Ketamine is the first truly new pharmacological approach to treating depression in the past 50 years and could herald a new generation of rapid acting antidepressants, researchers have predicted.
“We haven’t had anything really new for about 50 or 60 years,” said Allan Young, professor of mood disorders at the Institute of Psychiatry, Psychology and Neuroscience at King’s College, London, at a briefing on 12 July at London’s Science Media Centre.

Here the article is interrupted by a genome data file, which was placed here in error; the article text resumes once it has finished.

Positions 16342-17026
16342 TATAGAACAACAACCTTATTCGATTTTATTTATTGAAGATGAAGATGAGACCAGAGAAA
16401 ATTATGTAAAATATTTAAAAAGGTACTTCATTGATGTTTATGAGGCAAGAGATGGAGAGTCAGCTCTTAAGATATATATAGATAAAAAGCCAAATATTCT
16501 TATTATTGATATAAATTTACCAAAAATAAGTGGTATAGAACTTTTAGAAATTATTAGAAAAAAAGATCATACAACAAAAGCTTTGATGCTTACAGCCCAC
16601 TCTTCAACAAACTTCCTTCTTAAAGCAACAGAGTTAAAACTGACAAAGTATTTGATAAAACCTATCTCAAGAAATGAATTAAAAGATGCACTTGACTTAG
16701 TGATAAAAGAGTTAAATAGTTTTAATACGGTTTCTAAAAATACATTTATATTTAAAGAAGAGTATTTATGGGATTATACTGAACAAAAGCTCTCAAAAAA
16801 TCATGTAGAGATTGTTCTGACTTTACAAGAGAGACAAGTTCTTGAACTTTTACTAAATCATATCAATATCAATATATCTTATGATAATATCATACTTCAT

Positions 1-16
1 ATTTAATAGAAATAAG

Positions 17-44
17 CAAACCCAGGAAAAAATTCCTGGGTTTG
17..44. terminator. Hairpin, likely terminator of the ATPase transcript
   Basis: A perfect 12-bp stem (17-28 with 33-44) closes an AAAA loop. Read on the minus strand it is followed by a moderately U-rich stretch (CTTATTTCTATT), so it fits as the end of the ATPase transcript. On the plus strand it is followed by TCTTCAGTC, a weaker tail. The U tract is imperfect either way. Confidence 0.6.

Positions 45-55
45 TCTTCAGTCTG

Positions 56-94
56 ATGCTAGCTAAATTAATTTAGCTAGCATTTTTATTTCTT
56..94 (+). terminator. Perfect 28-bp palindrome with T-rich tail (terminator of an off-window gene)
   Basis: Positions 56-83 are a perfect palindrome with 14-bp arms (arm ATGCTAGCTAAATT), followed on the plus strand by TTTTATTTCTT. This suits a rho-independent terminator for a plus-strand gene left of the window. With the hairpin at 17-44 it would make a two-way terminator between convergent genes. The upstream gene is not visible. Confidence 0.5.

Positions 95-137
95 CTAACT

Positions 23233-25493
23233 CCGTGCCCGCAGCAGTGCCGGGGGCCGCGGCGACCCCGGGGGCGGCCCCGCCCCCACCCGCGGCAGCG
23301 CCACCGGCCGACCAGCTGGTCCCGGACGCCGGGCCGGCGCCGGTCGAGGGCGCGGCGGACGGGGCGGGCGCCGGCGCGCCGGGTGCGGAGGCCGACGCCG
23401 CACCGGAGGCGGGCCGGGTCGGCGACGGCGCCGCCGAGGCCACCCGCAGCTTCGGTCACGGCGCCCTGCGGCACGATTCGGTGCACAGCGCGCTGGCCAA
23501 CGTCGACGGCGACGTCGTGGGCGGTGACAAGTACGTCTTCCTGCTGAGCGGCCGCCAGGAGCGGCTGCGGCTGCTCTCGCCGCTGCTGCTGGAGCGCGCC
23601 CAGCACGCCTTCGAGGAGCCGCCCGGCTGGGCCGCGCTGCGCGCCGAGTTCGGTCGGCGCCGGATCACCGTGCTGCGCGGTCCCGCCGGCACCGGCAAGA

Most of the new launches have been “tinkering with drugs which were really discovered in the ’50s and ’60s,” he explained. “Even the famous Prozac, which came in in the late ’80s, is really just a refinement of the tricyclic antidepressants that came in the ’50s. People say we are still in the age of steam, and we need to go to the next technological advance.” If you would like to learn more about the clinical use of Ketamine please give us a call today for a free consultation to learn more.
Original article: https://www.bmj.com/content/366/bmj.l4714